Although students had camped outside Gallagher-Iba Arena for years, the name Camp Sutton was added during January 2006. Coincidentally, this would be Eddie's last season as head coach. Students are now be required to register tents in order of arrival, beginning four days before the game and continuing on. During this time period, at least one member of the "tent" was required to be present. A tent being ten people or less, this means that several students weathered freezing temperatures and sleepless nights in order to obtain seating to basketball games.
The first game under the new procedures was the Bedlam game of 2006, with over 55 tents registering. The new policy was so successful that around 400 students were granted admission in six minutes, and the Athletic Department saw the value of providing safe and fair admissions to students based upon arrival times.
During the 2006–07 men's basketball season, the camp was moved to the south side of Boone Pickens Stadium. This was done to provide more electrical outlets to the campers, and to provide a wind block from the prevailing northerly, and generally quite strong, Oklahoma winter winds. The policy was in effect from the second home Big 12 game until the last Big 12 home game of the season.
- Thompson, Shelley (2000). "A Past Enriches the Future". Cowboy Journal. Oklahoma State University. Retrieved January 27, 2014.
- Consumer Price Index (estimate) 1800–2014. Federal Reserve Bank of Minneapolis. Retrieved February 27, 2014.
- "Gallagher-Iba Arena". Oklahoma State University Department of Athletics. Retrieved January 27, 2014.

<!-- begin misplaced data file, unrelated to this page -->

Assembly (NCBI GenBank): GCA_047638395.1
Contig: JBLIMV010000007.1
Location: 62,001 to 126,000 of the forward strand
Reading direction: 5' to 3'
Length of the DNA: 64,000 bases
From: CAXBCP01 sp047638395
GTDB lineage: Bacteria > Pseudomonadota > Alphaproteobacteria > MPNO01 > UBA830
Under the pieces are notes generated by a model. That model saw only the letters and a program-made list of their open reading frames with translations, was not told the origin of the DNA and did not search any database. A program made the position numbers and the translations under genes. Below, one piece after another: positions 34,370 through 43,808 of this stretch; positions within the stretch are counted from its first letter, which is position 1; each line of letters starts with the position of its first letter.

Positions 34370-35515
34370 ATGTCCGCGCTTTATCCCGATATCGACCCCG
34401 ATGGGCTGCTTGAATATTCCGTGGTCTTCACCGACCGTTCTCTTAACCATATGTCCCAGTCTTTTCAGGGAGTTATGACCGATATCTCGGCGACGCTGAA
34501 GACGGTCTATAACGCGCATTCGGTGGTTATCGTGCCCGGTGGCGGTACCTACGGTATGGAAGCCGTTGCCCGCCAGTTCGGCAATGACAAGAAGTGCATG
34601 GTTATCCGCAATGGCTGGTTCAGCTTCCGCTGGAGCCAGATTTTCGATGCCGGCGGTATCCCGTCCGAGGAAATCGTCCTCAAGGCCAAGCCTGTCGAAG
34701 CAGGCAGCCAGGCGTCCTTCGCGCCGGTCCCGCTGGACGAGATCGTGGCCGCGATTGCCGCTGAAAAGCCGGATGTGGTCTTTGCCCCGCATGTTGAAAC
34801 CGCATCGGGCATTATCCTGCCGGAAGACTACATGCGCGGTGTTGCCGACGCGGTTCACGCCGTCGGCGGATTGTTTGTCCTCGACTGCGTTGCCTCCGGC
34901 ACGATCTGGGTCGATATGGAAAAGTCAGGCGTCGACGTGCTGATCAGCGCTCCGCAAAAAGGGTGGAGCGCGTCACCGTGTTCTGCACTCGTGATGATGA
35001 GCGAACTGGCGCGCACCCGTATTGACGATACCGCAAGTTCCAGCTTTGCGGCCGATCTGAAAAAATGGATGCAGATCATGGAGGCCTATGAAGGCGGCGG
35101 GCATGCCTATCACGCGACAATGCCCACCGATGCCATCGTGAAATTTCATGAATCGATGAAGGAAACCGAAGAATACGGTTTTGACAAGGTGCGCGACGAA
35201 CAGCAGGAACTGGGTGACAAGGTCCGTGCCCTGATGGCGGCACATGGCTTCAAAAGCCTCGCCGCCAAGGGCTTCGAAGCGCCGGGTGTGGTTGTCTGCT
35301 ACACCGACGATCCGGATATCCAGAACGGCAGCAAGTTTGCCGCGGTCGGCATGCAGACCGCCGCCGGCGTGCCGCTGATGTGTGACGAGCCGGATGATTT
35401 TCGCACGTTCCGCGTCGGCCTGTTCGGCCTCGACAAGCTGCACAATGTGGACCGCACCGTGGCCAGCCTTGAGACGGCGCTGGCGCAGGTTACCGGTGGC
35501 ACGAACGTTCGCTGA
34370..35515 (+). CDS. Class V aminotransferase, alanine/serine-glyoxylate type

- "Facilities". Oklahoma State University Department of Athletics. Archived from the original on August 13, 2007. Retrieved November 2, 2006.
- "Facilities". Oklahoma State University Department of Athletics. Archived from the original on December 16, 2007. Retrieved November 21, 2007.
- Wetzel, Dan (August 7, 2001). "Cameron Indoor Stadium is Great, but the Best in the Land Is...". CBS Sports. Retrieved April 8, 2006.
- "Iowa State vs. Oklahoma State". USA Today. March 10, 2004. Retrieved April 22, 2008.
- "Top-Selling Band 3 Doors Down to Perform at ESPNU Launch Pep Rally Friday". Business Wire. March 2, 2005. Retrieved April 9, 2006.
- Helsley, John (January 13, 2008). "Ride 'Em, Cowgirl Riley Scores 45 Points as Cowgirls Fulfill Promise to Fans, End Bedlam Skid in Front of Record Crowd". The Oklahoman (Oklahoma City). Retrieved January 27, 2014.
- Official Page
- Cowboy Journal History of Gallager-Iba Arena and Oklahoma State University
- Voices of Oklahoma interview with Eddie Sutton. First person interview conducted with Eddie Sutton on September 30, 2010. Original audio and transcript archived with Voices of Oklahoma oral history project.